SailNet Community banner

1 - 20 of 24 Posts

·
Registered
Joined
·
173 Posts
Discussion Starter #1
Hi Guys,

Just aquired a 1968 Hughes 38 project. I am just trying to sort out the rigging for starters. The PO says the wire halyards have meet hooks. Anyone familiar with the rig on these boats? What type of spars, sheaves etc etc.
 

·
Registered
Joined
·
1,033 Posts
Not personally familiar but would bet real money that the masthead sheaves are aluminum dual purpose wire/rope sheaves. If they aren't frozen and the axle bearings worn, should work fine. Inspect them and clean any rough spots with sandpaper and/or file.

Get rid of the wire halyards and go with all rope. Would go with at least 3/8" NE VPC for the main and preferably a dyneema type cored line if you can afford it. If you are going roller furling on the headsail, ordinary StaSet or StaSetX would work. If you are going with hank-on sails, low stretch line would be best.
 

·
Registered
Joined
·
173 Posts
Discussion Starter #3
Thanks I hope you are right on the sheaves. I just searched Cajun who I used last time for halyards. They still have good prices. 110' 7/16" halyards are $130 with spliced shackles.
 

·
Registered
Joined
·
535 Posts
...Get rid of the wire halyards and go with all rope. Would go with at least 3/8" NE VPC for the main and preferably a dyneema type cored line if you can afford it.
Easier said than done. I have wire external halyards and was thinking of replacing with rope mainly due to the danger of the winch... So far I have not have any problems and will be keeping the current system with half wire half rope. To replace, I would need a new winch mounted on the mast, perhaps new sheaves, also, now the wire is contained in the winch eliminating clutter at the mast base, which I like.
@North Channel Sailor - you have a lot of good work ahead before needing halyards, no? I was in the same boat so to speak a few years back, but I focused on the restoration of the boat and hull inside/outside before I launched and started thinking about the rig. Finish the boat and go sailing with the current configuration before making drastic changes, just replace bad stuff that has fish hooks, wire halyards are cheap.
Just saying... my two cents...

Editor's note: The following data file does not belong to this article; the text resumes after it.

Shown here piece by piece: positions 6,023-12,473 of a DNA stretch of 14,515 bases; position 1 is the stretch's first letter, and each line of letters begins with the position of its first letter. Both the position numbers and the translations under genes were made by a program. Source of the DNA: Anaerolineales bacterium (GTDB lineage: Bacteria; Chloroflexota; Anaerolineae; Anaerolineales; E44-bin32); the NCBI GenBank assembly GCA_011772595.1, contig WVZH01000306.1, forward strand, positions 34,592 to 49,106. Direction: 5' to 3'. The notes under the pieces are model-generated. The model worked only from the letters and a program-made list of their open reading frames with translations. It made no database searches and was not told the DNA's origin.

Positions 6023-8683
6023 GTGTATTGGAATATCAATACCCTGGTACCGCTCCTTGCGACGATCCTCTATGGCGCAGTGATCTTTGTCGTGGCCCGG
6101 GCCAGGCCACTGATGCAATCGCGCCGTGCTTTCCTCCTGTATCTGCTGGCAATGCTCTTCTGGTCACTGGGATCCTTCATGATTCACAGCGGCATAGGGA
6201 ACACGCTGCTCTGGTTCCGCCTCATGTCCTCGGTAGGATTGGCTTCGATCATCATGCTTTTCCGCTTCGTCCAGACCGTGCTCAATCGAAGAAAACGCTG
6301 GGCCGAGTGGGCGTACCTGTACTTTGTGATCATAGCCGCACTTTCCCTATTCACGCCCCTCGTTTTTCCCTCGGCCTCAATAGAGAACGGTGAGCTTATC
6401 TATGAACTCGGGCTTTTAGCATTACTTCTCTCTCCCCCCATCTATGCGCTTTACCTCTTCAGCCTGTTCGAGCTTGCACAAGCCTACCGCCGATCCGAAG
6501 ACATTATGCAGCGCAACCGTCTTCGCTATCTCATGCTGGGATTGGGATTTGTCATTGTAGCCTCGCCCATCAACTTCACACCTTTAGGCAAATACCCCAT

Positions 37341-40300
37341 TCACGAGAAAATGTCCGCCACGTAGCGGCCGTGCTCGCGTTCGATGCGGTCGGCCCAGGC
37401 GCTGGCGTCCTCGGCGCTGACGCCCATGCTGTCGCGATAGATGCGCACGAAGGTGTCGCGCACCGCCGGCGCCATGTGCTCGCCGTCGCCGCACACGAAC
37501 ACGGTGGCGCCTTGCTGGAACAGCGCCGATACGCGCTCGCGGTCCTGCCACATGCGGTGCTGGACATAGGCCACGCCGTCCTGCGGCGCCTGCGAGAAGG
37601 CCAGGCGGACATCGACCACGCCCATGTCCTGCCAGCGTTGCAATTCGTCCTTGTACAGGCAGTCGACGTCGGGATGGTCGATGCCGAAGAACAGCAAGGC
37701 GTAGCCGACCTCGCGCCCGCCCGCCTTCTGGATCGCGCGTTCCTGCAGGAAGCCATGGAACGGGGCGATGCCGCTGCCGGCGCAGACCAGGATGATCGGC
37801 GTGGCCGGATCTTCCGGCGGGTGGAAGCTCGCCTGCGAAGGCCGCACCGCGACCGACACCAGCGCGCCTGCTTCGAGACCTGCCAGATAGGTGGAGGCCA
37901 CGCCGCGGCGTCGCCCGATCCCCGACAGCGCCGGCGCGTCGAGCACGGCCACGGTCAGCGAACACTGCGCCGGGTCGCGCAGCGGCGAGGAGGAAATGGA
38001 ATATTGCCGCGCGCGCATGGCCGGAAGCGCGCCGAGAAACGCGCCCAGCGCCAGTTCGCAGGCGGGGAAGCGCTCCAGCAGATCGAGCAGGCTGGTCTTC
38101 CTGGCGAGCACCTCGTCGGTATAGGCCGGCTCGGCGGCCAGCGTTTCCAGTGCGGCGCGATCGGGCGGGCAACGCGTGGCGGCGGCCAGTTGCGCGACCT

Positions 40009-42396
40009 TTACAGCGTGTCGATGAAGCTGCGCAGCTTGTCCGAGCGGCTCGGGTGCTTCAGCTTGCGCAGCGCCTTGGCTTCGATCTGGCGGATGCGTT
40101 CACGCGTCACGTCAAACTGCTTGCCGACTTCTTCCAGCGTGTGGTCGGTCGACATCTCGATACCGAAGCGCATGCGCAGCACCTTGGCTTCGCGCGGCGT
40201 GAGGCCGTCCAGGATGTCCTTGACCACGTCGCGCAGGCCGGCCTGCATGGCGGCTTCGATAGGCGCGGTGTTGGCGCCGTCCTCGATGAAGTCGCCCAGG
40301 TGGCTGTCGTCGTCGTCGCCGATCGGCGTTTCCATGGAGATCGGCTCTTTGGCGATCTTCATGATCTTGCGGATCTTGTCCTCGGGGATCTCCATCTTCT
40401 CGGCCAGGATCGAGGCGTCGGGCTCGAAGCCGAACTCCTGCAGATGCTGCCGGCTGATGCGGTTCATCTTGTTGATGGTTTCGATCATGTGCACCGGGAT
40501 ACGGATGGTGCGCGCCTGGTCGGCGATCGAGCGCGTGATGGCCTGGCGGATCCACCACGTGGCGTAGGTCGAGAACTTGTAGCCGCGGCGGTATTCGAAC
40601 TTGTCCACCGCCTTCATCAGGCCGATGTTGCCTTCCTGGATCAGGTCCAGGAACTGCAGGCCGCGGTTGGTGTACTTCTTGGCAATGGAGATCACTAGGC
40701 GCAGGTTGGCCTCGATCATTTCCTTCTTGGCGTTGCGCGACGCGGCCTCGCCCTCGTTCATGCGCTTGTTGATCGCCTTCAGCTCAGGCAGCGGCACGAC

Good luck with your project. You have a beautiful good old boat to bring back to life.
Where are you located?
 

·
Registered
Joined
·
173 Posts
Discussion Starter #5
The boat is currently near Collingwood. I will be bringing her back to the North Channel. I want to get her rigged for the journey north asap so I can begin the work closer to home.
 

·
May God Bless You
Joined
·
126 Posts
The boat is currently near Collingwood. I will be bringing her back to the North Channel. I want to get her rigged for the journey north asap so I can begin the work closer to home.
That's quite a distance. How does the A4 sound? Be sure and clean out the fuel tank so sludge and gum don't get sucked into the carb. Perhaps you have a backup plan?

jon
 

·
Registered
Joined
·
173 Posts
Discussion Starter #7
No idea what the A4 has in store for me. I'll find out in the spring. I have a mechanical guru friend to help with it though. I am hoping the rig is solid to sail her to my home waters. All you really need is a sound rig, good ground tackle and seamanship. A good running engine is convenient though.
 

·
Registered
Joined
·
535 Posts
The boat is currently near Collingwood. I will be bringing her back to the North Channel. I want to get her rigged for the journey north asap so I can begin the work closer to home.
Sounds like a good plan. Like mentioned, replace the halyards or any wire you feel it should, fish hooks, rust, etc. Boat show is on for Anchor bargains, get the cordage you need from Redpoint ropes in Orillia, a dingy with outboard as a backup to your engine and Bob's your uncle. :svoilier:
 

·
██▓▓▒▒░&
Joined
·
13,645 Posts
Teo absolvo, my son. There are no "meet hooks" on a sailboat. What you have are called "meat hooks" just like the ones used to hang beef in the butcher shops. As wire cable decays and breaks down, individual strands break and curl up. When you run your hand aong the cable, snap! you are meat hooked on the iron. The rule of thumb is first, use a clean cotton rag, not your flesh, to test the rigging. Unless of course you have run out of scourges and flails and require an immediate substitute.